MYEFO, drought, economy, Telstra, leadership

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OECD Expects Robust Economic Growth for Australia
November 21, 2002
Tax; Economy; Victorian Election; Drought; Telstra; Iraq; Dr Mahathir
November 28, 2002
OECD Expects Robust Economic Growth for Australia
November 21, 2002
Tax; Economy; Victorian Election; Drought; Telstra; Iraq; Dr Mahathir
November 28, 2002

MYEFO, drought, economy, Telstra, leadership


Interview with Kerry O’Brien

7.30 Report
Wednesday, 27 November 2002
7.35 pm

SUBJECTS: MYEFO, drought, economy, Telstra, leadership


Peter Costello, you have lowered the growth forecast for this financial year

to 3 per cent which I am sure you will still be happy with, given the drought

and international factors. But 4 per cent next year is a bit optimistic isn’t



Well we would be happy with 3 per cent growth this year Kerry because…


Well, next…


…given the fact that we have got an international situation which is pretty

fragile and we have got a drought which is at least as severe as 1982, if we

can grow at 3 per cent, which would lead the developed world, we would be very

happy. I think that is a very realistic estimate. Then we look forward to next

year, which is the year beginning 1 July 2003, and we have put a tentative forecast

on that of 4 per cent. As I have been very candid in admitting, that assumes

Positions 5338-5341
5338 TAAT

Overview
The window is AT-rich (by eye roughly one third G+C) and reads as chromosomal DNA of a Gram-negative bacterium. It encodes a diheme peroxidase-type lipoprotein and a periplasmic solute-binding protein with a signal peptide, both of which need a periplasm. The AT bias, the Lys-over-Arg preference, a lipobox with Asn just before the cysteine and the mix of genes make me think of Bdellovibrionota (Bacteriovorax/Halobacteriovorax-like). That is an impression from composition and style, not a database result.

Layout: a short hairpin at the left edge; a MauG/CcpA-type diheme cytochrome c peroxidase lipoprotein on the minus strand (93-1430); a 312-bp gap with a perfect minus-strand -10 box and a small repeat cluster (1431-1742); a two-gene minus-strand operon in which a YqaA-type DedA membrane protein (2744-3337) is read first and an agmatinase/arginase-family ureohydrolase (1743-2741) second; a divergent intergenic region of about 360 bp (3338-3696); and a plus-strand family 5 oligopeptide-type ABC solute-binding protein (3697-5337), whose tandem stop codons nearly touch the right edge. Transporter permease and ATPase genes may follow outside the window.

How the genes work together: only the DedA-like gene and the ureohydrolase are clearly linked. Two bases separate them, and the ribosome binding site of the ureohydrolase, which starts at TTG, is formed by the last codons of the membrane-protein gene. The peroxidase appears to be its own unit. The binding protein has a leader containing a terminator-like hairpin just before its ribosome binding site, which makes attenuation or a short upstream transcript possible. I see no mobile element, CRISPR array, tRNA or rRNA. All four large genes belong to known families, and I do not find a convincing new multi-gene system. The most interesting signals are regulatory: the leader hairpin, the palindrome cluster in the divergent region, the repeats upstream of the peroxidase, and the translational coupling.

that the drought will break by the 2003 – 2004 financial year. If that is not

the case, then we would probably be marking that down again. But we hope that

the drought does break.


And it also assumes that America is going to be okay, and it assumes, presumably,

no war or no big impact from a war, and it assumes that the deteriorating situation

in Europe would turn around?


Well, let me come to a couple of those factors. The US economy is weak, there

is no doubt about it, but it seems to have pulled out of recession and it was

in actual recession last year. But the recovery is slower than we had hoped.

Europe is pretty sluggish, you are quite right, and people are revising down

forecasts in relation to Europe. In relation to the prospect of war, I think

many of the worries, you know, such as oil price rises, they have probably already

been factored in by many of the businesses already. So, although it is a difficult

international environment, there is no doubt about it, it is a little better

than it was last year and hopefully will gradually improve over the course of

2003. Now, most forecasters still believe that Australia will lead the world

in 2003, and obviously if the world gets stronger that will be good for us.


Your surplus has been protected by company tax and individual tax windfalls.

On that individual front are we starting to see a growing GST dividend from